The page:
Why Comcast May Become Too Leveraged Financially If It Buys Sky

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The merger and acquisition news flow this week has been dominated by Comcast Corp. (NASDAQ: CMCSA) jumping in line to acquire Sky in the United Kingdom. It has offered a whopping $31 billion in equity value to acquire Sky. This news has created a big stir in the world of media and communications, but there is another risk that perhaps this could put Comcast in a less attractive safety position.

The proposal was an all-cash offer, and it is expected to take Comcast’s international share of total revenues to about 25% from about 9% now. While 24/7 Wall St. covered this in detail, the concern is that perhaps Comcast may become an overleveraged company if it completes this acquisition.

According to a report from S&P late on Wednesday, Comcast’s A- corporate credit rating was placed on CreditWatch with negative implications pending clarity of this transaction. The citation for the negative credit view was the potential for a sustained higher leverage. A potential bidding war also could lead to a higher purchase price, and that would no longer support S&P’s current credit rating.

S&P sees a high chance that Fox will increase its bid for Sky. If Comcast successfully bids, then S&P will evaluate its current three-times threshold for the rating.

While the S&P note came after some concerns already had been made by outside firms, the reality is that Wall Street has viewed this potential Sky acquisition offer in a range varying from confusion to outright disapproval. That confusion was demonstrated by a gain of 33 cents to $36.54 on Thursday morning, but Comcast shares were down 7.3% at $36.66 on Tuesday after news of this deal broke.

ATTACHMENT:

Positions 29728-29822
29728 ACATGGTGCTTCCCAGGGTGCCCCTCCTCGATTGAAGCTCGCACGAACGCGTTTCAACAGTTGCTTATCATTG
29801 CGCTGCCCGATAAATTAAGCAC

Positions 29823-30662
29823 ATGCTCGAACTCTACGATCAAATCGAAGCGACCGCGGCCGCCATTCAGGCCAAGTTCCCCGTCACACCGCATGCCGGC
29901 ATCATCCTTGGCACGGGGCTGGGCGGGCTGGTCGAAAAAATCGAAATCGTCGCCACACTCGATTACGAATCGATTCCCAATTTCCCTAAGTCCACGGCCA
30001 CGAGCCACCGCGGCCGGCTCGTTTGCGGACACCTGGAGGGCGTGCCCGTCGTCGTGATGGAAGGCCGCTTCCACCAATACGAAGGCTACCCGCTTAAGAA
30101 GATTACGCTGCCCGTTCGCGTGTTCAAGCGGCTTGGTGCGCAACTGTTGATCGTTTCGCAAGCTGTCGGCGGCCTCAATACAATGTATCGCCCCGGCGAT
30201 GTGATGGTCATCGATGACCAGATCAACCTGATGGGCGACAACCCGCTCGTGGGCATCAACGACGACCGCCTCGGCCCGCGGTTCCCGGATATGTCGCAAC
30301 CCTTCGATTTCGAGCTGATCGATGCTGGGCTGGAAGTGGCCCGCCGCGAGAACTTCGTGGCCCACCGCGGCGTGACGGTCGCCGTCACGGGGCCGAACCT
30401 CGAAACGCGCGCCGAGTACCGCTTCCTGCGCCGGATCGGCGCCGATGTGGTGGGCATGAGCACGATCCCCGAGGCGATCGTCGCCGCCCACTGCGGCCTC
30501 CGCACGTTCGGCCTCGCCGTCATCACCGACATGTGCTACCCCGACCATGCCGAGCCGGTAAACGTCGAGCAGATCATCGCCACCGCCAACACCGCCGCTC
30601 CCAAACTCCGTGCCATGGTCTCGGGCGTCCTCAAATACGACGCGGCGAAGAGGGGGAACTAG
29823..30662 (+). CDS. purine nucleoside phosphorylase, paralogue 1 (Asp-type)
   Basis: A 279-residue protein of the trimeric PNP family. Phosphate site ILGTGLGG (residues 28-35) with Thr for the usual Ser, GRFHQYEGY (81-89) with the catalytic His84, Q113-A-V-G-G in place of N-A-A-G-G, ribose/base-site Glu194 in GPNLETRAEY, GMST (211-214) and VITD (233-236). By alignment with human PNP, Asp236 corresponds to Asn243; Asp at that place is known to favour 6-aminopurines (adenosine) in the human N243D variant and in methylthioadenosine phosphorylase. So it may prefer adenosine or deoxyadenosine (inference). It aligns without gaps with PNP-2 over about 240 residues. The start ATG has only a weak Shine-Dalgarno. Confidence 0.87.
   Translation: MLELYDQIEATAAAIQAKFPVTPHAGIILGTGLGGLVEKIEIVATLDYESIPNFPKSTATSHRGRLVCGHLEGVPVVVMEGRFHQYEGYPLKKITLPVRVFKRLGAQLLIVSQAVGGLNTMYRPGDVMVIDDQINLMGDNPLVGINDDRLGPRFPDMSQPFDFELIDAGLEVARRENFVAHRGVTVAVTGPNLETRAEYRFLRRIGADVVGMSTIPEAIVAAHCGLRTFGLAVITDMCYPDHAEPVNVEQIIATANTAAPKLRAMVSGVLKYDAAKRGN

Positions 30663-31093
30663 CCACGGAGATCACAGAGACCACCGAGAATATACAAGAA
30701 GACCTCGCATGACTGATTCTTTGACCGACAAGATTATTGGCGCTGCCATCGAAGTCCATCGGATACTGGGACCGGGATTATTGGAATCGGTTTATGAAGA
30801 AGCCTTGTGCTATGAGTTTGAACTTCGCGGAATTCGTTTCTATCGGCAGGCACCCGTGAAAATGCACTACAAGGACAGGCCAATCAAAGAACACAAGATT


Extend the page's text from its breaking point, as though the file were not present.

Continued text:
Investors should consider that each 1% drop in Comcast shares is big money now. After all, its market cap is $170 billion and that is a massive number, even after the big post-announcement drop.

As far as Comcast’s balance sheet, the company’s total liabilities as of December 31, 2017, were $118.34 billion. Of that amount, $59.4 billion was in long-term debt, $24.25 billion was in deferred taxes and current liabilities were $21.56 billion. Comcast also generated $84.5 billion in 2017 revenues and net income was $22.7 billion. The company paid out almost $3 billion in dividends in 2017, as well as $3 billion in interest payments.

Perhaps the biggest fear isn’t just that Comcast’s balance sheet would get too leveraged. If the company was overly worried about that, then they might just make their customers pay for the buyout. That would be by raising the price of your phone, cable, and internet bill.

Comcast has a 52-week trading range of $34.78 to $44.00 and a consensus analyst price target from Thomson Reuters of $49.08.